How is online-to-offline selling options worth? According to Alibaba, it’s enough to eliminate discounts and sales as a selling strategy for those products.
The shift in strategy has implications for both shoppers and merchants who use Alibaba. According to its older strategy, lower prices attracted a larger consumer base, and that increased volume of sales appealed to merchants — meaning they would agree to discounts in exchange for a higher number of sales.
But Alibaba has recently struck out against that strategy, saying it’s a bad deal for merchants, and that consumers are motivated by other considerations than only the cost of a product. Instead of discounts, the Chinese selling giant plans to focus on marketing data that can illuminate consumer shopping habits, demographic trends, and other information.
Merchants can then combine this data access with online-to-offline selling opportunities, increasing their in-store sales traffic without discounting their profit margin. Forbes argues that Alibaba’s strategy is built upon the recent failure of Groupon to win over a dedicated audience, even in spite of its low prices.
It’s possible that discount-minded shoppers are likely to chase down the lowest price, regardless of the retailer. But Alibaba also sees the value of an engaging, branded experience as a better opportunity to build a sustainable base of customers.
Will Consumers Buy In?
In a sense, Alibaba is betting that other aspects of its shopping experience will outweigh the attraction of discounted prices, which the company thinks is not a safe long-term strategy.
Not everyone is on board with the aggressive move. Forbes cites experts on retail selling that believe consumers are still motivated by discounts more than anything else. One China-based market research expert believes that O2O selling is still at a discount-driven stage, likely because it is new and unfamiliar to many consumers.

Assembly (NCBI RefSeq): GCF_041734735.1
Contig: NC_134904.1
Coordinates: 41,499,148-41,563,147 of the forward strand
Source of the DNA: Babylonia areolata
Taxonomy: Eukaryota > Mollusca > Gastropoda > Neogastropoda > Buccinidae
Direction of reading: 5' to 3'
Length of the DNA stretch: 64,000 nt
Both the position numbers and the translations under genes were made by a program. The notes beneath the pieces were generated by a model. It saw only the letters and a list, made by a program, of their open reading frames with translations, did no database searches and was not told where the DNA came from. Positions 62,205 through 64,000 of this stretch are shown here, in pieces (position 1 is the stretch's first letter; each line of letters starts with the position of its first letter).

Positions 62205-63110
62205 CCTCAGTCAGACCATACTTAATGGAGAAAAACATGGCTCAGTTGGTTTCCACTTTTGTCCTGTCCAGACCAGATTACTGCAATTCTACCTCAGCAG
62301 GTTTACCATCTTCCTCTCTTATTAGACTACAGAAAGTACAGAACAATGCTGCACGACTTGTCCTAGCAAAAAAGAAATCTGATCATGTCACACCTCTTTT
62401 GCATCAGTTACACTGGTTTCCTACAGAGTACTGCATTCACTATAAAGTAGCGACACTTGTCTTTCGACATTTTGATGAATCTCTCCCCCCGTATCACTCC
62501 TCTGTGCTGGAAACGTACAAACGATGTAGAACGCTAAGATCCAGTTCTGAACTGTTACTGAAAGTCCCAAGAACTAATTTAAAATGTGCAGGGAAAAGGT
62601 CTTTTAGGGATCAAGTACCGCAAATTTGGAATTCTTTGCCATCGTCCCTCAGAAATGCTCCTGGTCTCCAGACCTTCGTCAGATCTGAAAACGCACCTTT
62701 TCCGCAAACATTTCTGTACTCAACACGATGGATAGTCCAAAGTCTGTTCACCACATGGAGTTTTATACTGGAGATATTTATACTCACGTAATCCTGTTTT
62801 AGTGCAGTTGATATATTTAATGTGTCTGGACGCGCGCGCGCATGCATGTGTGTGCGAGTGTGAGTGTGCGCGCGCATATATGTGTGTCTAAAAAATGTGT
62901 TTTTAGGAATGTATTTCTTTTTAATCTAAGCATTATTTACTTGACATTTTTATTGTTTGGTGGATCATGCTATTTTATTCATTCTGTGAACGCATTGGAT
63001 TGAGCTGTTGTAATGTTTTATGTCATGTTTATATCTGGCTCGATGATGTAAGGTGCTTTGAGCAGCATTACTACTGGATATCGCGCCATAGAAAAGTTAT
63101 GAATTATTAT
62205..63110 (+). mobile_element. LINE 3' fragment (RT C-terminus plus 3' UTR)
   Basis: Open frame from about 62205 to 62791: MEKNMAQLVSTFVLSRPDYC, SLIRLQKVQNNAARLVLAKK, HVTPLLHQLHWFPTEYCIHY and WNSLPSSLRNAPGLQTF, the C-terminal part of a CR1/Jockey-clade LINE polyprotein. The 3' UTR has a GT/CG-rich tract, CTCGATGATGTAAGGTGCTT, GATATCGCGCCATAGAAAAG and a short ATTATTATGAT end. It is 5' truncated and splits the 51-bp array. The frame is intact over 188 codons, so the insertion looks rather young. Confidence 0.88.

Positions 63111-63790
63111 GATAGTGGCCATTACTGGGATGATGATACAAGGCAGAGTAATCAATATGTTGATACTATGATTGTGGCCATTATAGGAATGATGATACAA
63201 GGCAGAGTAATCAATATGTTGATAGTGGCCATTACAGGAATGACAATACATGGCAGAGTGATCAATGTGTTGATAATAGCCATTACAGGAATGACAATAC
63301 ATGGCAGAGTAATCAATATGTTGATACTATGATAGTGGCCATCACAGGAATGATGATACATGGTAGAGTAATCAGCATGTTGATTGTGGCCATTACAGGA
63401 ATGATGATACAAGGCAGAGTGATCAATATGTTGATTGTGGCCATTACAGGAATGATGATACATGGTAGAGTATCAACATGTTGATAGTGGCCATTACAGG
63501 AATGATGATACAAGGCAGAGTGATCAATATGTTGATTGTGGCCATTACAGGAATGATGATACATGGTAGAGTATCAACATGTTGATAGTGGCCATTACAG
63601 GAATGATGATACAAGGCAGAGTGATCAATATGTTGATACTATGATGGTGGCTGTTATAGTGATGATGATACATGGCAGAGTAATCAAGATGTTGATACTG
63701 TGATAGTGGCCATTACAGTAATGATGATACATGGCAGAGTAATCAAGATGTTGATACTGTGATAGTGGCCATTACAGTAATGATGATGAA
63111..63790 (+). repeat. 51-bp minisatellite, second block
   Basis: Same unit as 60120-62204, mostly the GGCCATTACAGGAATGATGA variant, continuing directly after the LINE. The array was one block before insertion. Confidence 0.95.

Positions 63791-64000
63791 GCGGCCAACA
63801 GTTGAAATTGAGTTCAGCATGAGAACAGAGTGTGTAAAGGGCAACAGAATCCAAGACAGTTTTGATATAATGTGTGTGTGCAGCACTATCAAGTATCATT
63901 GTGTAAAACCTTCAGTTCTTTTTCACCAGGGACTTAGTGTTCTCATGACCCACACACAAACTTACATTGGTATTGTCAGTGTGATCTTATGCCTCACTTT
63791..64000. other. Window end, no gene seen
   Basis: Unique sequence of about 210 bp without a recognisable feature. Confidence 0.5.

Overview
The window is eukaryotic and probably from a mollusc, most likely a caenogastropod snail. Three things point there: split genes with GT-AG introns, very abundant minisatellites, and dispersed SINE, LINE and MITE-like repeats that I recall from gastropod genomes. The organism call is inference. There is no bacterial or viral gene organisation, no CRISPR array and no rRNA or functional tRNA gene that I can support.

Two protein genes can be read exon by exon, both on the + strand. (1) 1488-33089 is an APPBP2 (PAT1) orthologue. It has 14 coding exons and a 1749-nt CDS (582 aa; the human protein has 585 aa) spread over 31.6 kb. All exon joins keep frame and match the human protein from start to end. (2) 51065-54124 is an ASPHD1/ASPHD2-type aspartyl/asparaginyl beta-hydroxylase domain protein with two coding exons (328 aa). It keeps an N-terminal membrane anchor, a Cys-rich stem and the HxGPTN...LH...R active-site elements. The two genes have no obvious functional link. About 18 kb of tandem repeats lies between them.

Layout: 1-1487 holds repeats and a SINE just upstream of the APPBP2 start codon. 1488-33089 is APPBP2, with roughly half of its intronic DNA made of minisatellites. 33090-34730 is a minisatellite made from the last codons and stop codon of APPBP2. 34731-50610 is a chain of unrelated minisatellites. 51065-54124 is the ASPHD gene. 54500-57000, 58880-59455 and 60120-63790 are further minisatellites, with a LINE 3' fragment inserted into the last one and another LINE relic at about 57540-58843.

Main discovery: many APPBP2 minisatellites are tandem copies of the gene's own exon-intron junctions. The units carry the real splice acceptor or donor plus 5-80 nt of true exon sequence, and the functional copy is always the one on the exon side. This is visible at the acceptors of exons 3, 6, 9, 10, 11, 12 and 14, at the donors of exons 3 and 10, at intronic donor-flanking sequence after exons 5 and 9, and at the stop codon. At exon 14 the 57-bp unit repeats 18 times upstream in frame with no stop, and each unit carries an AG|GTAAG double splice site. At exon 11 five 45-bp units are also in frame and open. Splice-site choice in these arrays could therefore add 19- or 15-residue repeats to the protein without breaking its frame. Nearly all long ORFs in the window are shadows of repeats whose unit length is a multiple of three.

Even if those experts are right — and Alibaba’s strategy fails to impress consumers — it’s possible those tendencies will change over time. As O2O becomes more familiar, and its benefits more easily understood, shoppers may come to appreciate the selling and shipping options and value them more than other purchase motivators, including price.
Already, brick-and-mortar retailers in the U.S. are leveraging the value of in-store shopping experiences as a counter to the lower prices offered by online-only retailers. That strategy has proven viable. The question is whether a new selling technology can gain traction with consumers when they’re having to pay more for the service.
There’s no question O2O will play a strong role in the future of retail. The challenge retailers face is delivering that experience in a way consumers are ready to embrace.
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